References in classic literature ?
I am not now writing a treatise, but simply prefacing a somewhat peculiar narrative by observations very much at random; I will, therefore, take occasion to assert that the higher powers of the reflective intellect are more decidedly and more usefully tasked by the unostentatious game of draughts than by a the elaborate frivolity of chess.
You talk like a treatise on logic, and English logic into the bargain
We see an instance of Coleridge's liability to err, in his 'Biographia Literaria'--professedly his literary life and opinions, but, in fact, a treatise de omni scibili et quibusdam aliis.
At the age of twenty-one he wrote a treatise upon the Binomial Theorem, which has had a European vogue.
The Politics of Aristotle is the second part of a treatise of which the Ethics is the first part.
There was no doubt that he was a fine scholar, and he was engaged on a work which was quite in the right tradition: he was writing a treatise on the trees in Latin literature; but he talked of it flippantly, as though it were a pastime of no great importance, like billiards, which engaged his leisure but was not to be considered with seriousness.
Holmes and I sat together in silence all the evening, he engaged with a powerful lens deciphering the remains of the original inscription upon a palimpsest, I deep in a recent treatise upon surgery.
But the whole thickness of some learned counsel's treatise upon Torts did not screen him satisfactorily.
Whatever was not problematical and suspected about this young man--for example, a certain showiness as to foreign ideas, and a disposition to unsettle what had been settled and forgotten by his elders-- was positively unwelcome to a physician whose standing had been fixed thirty years before by a treatise on Meningitis, of which at least one copy marked "own" was bound in calf.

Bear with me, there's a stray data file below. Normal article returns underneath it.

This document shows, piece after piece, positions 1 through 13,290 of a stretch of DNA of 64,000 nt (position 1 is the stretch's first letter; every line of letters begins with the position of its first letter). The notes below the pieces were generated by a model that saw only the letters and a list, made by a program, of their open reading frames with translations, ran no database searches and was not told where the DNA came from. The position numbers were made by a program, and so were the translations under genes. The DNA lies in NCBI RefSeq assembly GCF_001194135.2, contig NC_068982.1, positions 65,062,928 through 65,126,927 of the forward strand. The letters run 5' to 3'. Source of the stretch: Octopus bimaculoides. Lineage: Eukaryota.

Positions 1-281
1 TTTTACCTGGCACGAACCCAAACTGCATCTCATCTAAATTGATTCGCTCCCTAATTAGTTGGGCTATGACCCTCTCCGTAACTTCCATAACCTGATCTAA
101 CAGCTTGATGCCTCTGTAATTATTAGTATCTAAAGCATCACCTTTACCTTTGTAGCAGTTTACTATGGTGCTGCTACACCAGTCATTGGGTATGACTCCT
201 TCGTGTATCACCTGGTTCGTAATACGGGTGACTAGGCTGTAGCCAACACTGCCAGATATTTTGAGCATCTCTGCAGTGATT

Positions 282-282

Did not his qualifications, his membership, and the record of his writings fill a long half-column in the "Medical Directory," from his first little paper on the "Gouty Diathesis" in 1859 to his exhaustive treatise upon "Affections of the Vaso-Motor System" in 1884?
Consequently, and to indulge his own idea of happiness, Cornelius began to be interested in the study of plants and insects, collected and classified the Flora of all the Dutch islands, arranged the whole entomology of the province, on which he wrote a treatise, with plates drawn by his own hands; and at last, being at a loss what to do with his time, and especially with his money, which went on accumulating at a most alarming rate, he took it into his head to select for himself, from all the follies of his country and of his age, one of the most elegant and expensive, -- he became a tulip-fancier.
Three other things he did during the same period: he wrote his famous treatise, Human Morals, his remarkable brochure, The Criminal Sane, and he worked out his awful and monstrous scheme of revenge.